Do you think Anuzis’s strategy of tying Priebus to Steele will work? I don’t:
Wisconsin Republican Party chairman Reince Priebus is the clear front-runner in the race to replace Michael Steele, but that doesn’t mean Priebus will waltz to victory. Instead, history shows the front-runner in the race to chair the Republican National Committee doesn’t always win.
Priebus has at least 33 public endorsements, according to our latest whip count, well on his way to the 85 out of 168 votes he needs to win the chairmanship outright. He has nearly twice the number of public supporters as Steele, his closest rival.
But the election itself is a complicated affair. A candidate must get a majority to win, and there are no requirements that anyone drop out of the race, meaning the contest can continue ad infinitum. The complicated calculus candidates must solve involves asking voters for second-place commitments if and when a voter’s preferred candidate drops out. A candidate with few first-place votes can speed ahead when others drop out, while a candidate with a large number of first-place votes can stagnate if there are no second-place votes waiting in the wings….
“The most important variable in determining the winner of the race is not who has an early block of support, but rather who is most acceptable to the greatest number of voters,” wrote Rhode Island GOPchairman Giovanni Cicione in a memo to committee members earlier this week. That factor, Cicione argued, bodes well for his preferred candidate — former Michigan Republican Party chairman Saul Anuzis.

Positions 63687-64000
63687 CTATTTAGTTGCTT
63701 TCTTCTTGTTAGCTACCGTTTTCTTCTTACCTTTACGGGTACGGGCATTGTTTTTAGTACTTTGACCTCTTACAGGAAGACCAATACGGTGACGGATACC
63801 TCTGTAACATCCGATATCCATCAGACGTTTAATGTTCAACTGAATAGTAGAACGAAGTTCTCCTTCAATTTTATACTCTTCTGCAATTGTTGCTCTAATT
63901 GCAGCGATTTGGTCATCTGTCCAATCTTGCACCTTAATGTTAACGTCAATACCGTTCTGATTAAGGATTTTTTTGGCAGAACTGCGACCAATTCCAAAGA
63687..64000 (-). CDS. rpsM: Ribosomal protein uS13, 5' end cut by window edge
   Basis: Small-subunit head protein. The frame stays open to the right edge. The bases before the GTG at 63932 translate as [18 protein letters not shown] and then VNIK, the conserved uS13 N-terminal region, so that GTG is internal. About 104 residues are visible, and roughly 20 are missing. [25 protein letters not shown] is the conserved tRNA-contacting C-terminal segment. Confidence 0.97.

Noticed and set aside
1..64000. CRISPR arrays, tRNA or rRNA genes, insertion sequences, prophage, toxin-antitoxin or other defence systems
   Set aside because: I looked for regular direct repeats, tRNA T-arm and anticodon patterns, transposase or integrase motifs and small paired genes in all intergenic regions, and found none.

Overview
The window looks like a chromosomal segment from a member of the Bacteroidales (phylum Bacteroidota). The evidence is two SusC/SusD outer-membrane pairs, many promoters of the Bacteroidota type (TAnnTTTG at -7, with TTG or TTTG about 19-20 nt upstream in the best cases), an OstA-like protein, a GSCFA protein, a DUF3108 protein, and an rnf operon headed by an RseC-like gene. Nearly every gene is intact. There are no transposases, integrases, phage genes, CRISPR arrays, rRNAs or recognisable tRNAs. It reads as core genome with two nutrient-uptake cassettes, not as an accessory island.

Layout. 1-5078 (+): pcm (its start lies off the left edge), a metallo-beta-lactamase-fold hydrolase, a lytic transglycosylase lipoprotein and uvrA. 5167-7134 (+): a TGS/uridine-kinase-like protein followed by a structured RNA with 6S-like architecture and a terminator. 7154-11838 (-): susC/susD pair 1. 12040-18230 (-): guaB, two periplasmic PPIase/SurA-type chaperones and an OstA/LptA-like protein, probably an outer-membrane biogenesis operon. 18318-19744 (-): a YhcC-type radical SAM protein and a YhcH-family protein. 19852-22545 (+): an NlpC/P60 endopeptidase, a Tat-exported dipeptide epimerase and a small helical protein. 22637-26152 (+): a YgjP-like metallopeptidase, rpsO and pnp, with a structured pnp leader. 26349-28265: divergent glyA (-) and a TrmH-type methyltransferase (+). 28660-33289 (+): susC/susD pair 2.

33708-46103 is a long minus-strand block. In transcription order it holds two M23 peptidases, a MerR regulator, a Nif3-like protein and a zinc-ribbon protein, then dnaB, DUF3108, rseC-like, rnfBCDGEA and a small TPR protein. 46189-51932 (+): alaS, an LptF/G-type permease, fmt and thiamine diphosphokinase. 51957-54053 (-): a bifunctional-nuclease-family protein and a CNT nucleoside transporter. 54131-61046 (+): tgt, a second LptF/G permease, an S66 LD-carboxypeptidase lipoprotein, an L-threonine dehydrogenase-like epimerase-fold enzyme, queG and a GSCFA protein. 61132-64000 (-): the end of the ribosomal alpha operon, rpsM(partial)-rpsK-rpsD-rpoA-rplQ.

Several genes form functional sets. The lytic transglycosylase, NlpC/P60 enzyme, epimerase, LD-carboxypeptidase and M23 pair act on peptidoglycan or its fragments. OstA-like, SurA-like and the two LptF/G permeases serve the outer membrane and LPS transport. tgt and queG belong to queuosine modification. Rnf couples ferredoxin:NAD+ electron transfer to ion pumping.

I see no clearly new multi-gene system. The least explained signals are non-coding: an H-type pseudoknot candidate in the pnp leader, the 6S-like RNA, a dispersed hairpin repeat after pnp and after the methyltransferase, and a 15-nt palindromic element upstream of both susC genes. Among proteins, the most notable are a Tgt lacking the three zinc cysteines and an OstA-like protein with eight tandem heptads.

Anuzis has run before, and a central, if unspoken, selling point of his campaign is that he’s friendly with a large number of committee members. Anuzis and other candidates in the race are moving to portray Priebus as the front-runner — and, by the way, as the clear heir to the Steele legacy. Priebus was close to Steele in the 2009 race, and served as his top attorney for nearly two years before quitting to launch his own bid. Tying Priebus to Steele, the other candidates believe, weakens Priebus’s chances.